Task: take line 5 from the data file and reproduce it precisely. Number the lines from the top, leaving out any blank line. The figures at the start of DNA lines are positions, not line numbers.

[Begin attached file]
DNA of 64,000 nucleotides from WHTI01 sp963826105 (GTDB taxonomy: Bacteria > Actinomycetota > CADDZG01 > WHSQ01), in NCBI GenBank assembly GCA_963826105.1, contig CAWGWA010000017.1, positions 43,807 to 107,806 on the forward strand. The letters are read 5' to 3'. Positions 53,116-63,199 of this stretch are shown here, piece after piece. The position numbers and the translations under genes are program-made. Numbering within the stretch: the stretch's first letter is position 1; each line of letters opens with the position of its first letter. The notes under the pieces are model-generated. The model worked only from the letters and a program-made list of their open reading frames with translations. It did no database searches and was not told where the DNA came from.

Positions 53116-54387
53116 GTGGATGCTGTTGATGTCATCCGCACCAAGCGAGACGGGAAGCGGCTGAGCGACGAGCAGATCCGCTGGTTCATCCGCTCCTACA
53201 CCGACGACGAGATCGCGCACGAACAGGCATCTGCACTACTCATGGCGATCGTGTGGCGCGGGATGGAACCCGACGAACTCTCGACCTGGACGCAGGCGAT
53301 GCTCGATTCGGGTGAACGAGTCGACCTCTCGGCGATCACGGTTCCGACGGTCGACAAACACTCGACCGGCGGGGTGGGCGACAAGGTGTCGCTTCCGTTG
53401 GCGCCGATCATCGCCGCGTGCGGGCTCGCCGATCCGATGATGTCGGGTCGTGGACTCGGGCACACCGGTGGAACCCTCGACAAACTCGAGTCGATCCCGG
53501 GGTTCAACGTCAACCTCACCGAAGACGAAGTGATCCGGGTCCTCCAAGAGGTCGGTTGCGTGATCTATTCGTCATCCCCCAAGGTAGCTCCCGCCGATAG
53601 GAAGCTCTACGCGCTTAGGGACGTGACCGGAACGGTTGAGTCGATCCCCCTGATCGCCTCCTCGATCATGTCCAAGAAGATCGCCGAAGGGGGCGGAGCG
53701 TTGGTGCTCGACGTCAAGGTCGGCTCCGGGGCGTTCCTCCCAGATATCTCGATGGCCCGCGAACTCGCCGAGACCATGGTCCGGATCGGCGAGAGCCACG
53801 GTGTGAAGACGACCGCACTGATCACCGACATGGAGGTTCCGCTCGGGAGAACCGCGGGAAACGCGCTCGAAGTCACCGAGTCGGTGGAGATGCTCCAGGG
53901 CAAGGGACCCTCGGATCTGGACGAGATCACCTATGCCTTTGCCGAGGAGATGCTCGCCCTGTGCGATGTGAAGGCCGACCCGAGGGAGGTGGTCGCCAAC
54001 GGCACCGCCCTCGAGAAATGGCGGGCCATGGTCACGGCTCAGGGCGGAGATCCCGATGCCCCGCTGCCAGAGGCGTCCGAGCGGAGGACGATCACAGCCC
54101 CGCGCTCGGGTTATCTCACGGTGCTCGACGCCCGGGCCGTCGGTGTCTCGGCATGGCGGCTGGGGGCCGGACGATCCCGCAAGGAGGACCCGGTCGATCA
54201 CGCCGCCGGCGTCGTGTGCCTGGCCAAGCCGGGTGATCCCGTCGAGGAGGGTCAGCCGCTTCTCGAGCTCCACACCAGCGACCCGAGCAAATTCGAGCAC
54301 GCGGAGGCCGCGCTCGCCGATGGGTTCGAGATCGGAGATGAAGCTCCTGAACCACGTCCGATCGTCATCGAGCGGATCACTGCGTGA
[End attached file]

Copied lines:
53301 GCTCGATTCGGGTGAACGAGTCGACCTCTCGGCGATCACGGTTCCGACGGTCGACAAACACTCGACCGGCGGGGTGGGCGACAAGGTGTCGCTTCCGTTG